In 130 BCE, the Chinese emperor Han Wudi came up with a new idea for how to choose government bureaucrats. He established a civil service of Confucian scholars, known in English as mandarins, who earned their positions by passing a standardized examination. The system still favored those from privileged families who could afford to give their sons* a formal education. But at least in theory, getting a government job in imperial China now depended on what you knew instead of who you knew or what family you were born in.
In Wudi’s day, the examinations tested candidates’ understanding of the tenets of Confucian moral and ethical thought on which Han dynasty government was based–the equivalent of asking candidates for jobs in the United States government to pass a test on the Magna Carta, the Constitution, and the Federalist papers. Over time, the examinations became more and more divorced from the realities of government. By the Manchu dynasty of the seventeenth century, candidates were tested on their knowledge of Chinese history, their ability to compose poetry, and the quality of their calligraphy.
Wudi’s civil service exams controlled who got a government job in China from the seventh century CE through 1905, when the system was abolished in response to pressure from a new western-educated elite. The west didn’t adopt the concept until the nineteenth century. In 1853, the British East India Company was the first European power to use competitive examinations as a means of reforming an increasingly corrupt system in which positions were acquired through patronage and purchase. The East India Company consciously copied the Chinese exam system, creating a class of “new Mandarins”.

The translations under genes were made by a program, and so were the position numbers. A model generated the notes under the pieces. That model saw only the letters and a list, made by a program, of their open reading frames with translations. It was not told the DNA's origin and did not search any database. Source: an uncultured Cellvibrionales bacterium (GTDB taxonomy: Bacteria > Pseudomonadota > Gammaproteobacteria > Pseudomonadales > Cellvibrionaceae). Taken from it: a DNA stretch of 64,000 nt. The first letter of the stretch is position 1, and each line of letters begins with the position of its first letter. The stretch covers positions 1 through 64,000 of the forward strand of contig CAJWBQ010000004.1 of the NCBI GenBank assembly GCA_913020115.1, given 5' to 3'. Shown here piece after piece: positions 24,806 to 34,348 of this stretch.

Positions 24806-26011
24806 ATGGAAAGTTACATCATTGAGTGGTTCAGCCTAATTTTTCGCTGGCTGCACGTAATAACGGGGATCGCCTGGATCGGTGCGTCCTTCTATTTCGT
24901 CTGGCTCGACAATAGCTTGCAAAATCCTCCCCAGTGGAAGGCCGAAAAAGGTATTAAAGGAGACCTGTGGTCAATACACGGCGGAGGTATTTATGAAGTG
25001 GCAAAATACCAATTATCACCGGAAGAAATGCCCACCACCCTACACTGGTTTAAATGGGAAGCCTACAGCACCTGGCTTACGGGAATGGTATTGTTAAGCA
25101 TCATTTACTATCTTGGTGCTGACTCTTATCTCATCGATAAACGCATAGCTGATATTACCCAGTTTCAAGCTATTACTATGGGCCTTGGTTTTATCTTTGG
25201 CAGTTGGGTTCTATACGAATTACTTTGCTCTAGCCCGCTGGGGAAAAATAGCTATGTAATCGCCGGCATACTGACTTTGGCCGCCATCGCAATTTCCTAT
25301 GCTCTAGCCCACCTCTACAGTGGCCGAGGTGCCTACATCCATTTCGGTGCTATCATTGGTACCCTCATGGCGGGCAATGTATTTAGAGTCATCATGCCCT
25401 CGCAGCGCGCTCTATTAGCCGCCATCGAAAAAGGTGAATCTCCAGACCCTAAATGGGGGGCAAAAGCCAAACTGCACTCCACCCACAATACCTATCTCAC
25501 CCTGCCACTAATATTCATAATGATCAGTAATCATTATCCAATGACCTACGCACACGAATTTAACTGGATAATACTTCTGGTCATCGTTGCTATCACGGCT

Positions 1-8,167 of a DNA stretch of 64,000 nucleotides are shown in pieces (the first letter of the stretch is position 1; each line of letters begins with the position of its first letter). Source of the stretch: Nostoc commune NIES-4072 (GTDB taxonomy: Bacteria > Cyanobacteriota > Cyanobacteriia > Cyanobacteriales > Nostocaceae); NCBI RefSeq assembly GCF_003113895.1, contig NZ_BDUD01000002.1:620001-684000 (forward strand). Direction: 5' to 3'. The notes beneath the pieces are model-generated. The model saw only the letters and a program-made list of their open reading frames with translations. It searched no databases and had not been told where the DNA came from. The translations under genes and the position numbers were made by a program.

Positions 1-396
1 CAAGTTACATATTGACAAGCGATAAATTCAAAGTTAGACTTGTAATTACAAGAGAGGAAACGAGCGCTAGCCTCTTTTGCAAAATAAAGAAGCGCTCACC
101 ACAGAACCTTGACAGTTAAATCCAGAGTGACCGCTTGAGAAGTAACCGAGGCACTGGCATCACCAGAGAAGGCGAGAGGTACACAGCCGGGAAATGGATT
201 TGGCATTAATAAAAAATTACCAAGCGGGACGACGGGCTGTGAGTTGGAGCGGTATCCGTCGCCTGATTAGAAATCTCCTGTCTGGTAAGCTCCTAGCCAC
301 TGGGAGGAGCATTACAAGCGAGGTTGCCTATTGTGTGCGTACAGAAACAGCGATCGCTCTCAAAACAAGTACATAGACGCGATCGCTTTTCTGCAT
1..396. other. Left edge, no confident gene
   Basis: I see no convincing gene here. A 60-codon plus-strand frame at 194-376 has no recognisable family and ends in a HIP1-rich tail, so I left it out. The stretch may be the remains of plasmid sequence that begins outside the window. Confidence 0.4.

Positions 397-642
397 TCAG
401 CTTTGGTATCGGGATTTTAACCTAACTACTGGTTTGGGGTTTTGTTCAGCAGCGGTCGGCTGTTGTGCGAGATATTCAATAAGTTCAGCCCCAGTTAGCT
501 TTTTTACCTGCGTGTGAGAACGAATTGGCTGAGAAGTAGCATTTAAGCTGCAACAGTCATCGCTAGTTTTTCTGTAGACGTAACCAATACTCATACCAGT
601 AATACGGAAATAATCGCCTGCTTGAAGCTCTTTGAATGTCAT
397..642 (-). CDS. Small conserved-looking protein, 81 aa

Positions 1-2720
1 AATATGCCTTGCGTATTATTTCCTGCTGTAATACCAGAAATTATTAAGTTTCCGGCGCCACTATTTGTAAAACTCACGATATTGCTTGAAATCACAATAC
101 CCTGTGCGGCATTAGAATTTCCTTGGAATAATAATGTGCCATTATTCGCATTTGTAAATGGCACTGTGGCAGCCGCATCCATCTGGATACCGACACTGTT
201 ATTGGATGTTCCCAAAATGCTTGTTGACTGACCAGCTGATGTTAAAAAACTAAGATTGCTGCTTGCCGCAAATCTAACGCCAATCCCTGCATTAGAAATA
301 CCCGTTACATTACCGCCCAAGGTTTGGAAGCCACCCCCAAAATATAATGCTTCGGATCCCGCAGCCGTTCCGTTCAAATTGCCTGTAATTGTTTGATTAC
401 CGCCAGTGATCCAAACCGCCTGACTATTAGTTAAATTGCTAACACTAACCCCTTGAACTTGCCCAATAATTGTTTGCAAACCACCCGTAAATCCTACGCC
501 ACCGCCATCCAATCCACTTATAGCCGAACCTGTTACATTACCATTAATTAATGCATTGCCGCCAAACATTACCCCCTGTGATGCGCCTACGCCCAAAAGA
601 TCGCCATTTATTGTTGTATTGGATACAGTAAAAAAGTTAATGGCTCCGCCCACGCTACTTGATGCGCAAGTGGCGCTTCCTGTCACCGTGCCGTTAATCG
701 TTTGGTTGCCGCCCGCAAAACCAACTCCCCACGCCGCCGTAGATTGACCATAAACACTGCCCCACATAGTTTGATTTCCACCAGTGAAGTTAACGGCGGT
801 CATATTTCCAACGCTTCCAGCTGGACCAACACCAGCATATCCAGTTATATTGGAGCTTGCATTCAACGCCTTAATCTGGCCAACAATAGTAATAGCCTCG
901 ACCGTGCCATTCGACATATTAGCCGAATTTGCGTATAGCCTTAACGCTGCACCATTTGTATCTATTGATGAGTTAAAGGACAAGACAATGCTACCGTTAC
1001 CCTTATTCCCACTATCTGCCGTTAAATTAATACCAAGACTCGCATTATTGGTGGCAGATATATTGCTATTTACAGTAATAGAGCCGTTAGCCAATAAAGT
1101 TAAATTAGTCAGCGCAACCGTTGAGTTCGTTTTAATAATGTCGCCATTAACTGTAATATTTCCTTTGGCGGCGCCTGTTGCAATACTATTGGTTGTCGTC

Other western governments, faced with the hazards of civil service based on “who you know”, thought Wudi’s idea that government employees should pass a test proving their fitness for government service was a good one. The United States entered the game in 1883, after a disgruntled would-be federal employee assassinated President James Garfield. Civil Service exams controlled who got a job in the United States civil service until 1978, when the general civil service examination was abolished. Today, civil service exams are still required for jobs requiring a specific set of skills, such as air traffic controllers and intelligence agency linguists.
* Just to put this in context: roughly 2000 years later Clara Barton was one of only FOUR women to work for the United States Federal government in the years just before the American Civil War. At the time, plenty of people thought the presence of women in government jobs was a sign that the system of patronage had gone awry.
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